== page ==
The cut to minimum wage for Alberta students under the age of 18 and cuts to corporate income taxes are the big topics discussed by Dave Cournoyer and guest co-host Brad Lafortune on this episode of the Daveberta Podcast.
We also discuss Attorney General Doug Schweitzer’s decision to appoint a special prosecutor to advise police investigating allegations of voter fraud in the 2017 United Conservative Party leadership race. And we answer some great questions shared by our listeners.
You can listen and subscribe to the Daveberta Podcast on Apple Podcasts, Google Play, Spotify, Stitcher, or wherever you find podcasts online. We always love to feedback from our listeners, so let us know what you think of this episode and leave a review where you download.
We always love to feedback from our listeners, so let us know what you think of this episode and leave a review where you download. You can also comment on the blog, Facebook or Twitter or send us an email at email@example.com.
Alberta’s provincial general election is on Tuesday, April 16, 2019. Voting stations on Election Day will be open from 9:00 a.m. to 8:00 p.m. on April 16. Advance voting stations will be open on April 9, 10, 11, 12 and 13. Visit Elections Alberta to find the location of your voting station.
As has been widelyreportedthis week, the Alberta New Democratic Party has purposely shifted the focus of their political material onto their greatest asset, Premier Rachel Notley. The NDP began replacing the NDP logo with a Rachel Notley logo on their social media images back in April 2018, but the party recently highlighted this focus with the launch of their new RachelNotley.ca campaign website.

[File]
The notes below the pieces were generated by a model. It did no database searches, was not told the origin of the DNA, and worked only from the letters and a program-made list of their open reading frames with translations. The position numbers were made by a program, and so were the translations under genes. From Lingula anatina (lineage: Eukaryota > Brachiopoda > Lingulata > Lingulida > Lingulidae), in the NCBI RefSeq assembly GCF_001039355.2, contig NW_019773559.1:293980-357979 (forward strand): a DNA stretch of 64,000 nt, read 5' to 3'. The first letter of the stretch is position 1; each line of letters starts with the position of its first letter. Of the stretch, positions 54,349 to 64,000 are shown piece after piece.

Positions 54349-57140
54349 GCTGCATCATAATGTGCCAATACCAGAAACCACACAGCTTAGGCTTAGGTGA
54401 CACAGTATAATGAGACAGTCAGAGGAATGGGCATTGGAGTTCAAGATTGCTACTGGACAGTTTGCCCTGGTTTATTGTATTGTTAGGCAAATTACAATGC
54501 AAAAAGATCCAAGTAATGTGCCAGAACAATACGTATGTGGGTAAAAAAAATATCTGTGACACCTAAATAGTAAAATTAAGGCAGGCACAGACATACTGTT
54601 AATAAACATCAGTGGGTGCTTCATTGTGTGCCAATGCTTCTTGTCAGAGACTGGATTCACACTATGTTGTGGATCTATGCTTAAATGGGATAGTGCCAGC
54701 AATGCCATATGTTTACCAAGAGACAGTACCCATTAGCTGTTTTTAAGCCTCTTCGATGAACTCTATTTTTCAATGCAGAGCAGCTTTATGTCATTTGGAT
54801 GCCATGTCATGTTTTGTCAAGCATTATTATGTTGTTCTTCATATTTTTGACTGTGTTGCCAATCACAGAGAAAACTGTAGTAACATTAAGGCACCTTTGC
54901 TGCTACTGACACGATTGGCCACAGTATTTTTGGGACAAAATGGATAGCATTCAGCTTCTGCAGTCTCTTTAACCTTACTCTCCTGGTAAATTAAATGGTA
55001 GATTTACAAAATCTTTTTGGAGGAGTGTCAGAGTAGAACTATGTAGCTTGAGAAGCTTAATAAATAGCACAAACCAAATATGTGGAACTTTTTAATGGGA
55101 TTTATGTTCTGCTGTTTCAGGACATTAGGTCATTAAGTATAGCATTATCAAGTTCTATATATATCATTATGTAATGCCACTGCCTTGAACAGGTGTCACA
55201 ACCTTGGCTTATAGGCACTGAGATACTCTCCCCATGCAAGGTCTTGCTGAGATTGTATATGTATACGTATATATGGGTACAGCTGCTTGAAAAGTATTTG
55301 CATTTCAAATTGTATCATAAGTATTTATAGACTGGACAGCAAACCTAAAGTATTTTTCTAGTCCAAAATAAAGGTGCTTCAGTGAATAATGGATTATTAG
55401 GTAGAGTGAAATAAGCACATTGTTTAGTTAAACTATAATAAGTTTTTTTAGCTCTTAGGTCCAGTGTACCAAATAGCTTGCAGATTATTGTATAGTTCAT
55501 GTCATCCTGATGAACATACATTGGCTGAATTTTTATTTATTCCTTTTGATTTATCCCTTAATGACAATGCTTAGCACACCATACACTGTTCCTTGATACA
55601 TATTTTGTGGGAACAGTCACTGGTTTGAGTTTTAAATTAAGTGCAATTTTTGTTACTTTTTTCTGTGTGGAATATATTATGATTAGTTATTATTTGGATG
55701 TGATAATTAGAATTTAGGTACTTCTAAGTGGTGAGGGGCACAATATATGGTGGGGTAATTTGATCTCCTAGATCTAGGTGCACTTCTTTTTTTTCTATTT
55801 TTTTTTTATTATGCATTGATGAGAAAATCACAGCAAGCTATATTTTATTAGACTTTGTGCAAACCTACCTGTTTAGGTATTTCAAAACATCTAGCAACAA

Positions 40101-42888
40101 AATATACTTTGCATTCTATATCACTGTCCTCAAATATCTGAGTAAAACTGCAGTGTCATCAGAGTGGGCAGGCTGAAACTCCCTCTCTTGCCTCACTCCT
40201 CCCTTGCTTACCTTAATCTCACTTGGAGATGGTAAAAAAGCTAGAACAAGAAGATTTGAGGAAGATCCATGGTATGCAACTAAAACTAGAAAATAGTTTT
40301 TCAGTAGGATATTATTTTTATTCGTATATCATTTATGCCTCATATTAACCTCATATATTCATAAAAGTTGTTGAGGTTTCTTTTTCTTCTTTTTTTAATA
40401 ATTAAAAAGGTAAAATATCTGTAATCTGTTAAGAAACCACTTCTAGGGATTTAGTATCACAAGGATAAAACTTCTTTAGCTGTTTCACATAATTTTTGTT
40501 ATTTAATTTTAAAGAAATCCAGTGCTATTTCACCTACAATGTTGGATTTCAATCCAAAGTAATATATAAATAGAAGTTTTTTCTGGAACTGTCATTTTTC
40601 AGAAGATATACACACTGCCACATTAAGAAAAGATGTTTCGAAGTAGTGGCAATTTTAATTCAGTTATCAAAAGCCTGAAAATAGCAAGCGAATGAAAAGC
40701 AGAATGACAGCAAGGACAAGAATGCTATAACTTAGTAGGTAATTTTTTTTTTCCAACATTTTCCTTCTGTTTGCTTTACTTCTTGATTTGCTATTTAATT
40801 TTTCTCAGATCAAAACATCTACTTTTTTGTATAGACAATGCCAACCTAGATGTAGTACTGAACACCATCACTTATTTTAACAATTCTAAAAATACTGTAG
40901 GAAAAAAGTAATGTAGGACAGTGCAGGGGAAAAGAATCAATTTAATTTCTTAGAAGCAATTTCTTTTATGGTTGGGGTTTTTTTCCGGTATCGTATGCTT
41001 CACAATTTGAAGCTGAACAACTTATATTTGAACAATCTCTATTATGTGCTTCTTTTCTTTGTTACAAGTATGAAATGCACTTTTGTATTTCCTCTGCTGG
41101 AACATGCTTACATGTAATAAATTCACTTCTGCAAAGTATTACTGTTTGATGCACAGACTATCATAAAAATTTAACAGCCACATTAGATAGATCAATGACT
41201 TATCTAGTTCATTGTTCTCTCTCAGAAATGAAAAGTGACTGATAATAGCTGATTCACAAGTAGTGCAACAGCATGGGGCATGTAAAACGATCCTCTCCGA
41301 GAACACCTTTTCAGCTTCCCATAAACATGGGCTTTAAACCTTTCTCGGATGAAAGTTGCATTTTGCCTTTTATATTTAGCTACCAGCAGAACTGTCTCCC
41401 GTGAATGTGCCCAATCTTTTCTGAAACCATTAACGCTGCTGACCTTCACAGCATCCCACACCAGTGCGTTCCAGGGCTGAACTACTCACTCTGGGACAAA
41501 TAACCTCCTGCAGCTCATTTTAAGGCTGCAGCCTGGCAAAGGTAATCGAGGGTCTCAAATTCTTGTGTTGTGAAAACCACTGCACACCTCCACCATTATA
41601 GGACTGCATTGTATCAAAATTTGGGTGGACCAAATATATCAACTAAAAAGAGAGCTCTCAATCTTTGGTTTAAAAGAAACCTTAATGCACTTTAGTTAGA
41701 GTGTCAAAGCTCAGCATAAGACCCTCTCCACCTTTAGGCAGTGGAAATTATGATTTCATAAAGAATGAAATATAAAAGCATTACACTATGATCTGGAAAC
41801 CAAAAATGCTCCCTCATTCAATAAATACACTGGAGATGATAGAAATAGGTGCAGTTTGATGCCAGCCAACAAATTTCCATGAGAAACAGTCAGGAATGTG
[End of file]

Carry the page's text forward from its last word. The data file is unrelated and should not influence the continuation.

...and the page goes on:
The move has been attacked by critics of the NDP, who claim the party is nefariously attempting to distance itself from its unpopular federal cousins. The NDP are probably trying to distance itself from the Jagmeet Singh-led federal NDP, but there is nothing nefarious about it. Campaigns always try to play to their strengths and downplay their weaknesses. This is why the NDP campaign will put Rachel Notley front-and-centre and the UCP will not be featuring Jason Kenney logos on their election lawn signs.
Putting the focus on party leaders is nothing new in Alberta politics.
In 1971, much of the Progressive Conservative Party’s advertising and messaging revolved around Peter Lougheed. The “Lougheed Team” focused on the party’s young and dynamic leader and the impressive slate of candidates that surrounded him.
While Alberta politics have certainly changed since the 1970s, Notley frequently evokes the memory of popular Lougheed in her media statements and campaign speeches.
‘Ralph’s Team’ was a slogan the PC Party used in the 1990s, putting the focus on their popular party leader, Ralph Klein. And the federal Liberal Party attempted a similar move when they placed ‘Team Martin’ logos on their campaign signs and material during the 2004 election.
As Postmedia columnist Keith Gerein wrote last week, the two main party leaders have divergent popularity among their parties own supporters. While her party is behind in the polls, Notley remains wildly popular among NDP voters.
United Conservative Party has a massive lead in the polls, but party leader Jason Kenney is much less popular than the party he now leads, which which is why Albertans will probably not spot any “Team Kenney” logos when the election is called this spring.
Almost all NDP MLA’s should know they have Notley’s leadership to thank for their electoral fortunes in the 2015 election, the same might not be said of UCP candidates and their leader in 2019. If the UCP’s strong support holds, many of that party’s candidate could be elected despite their leader’s lower approval ratings.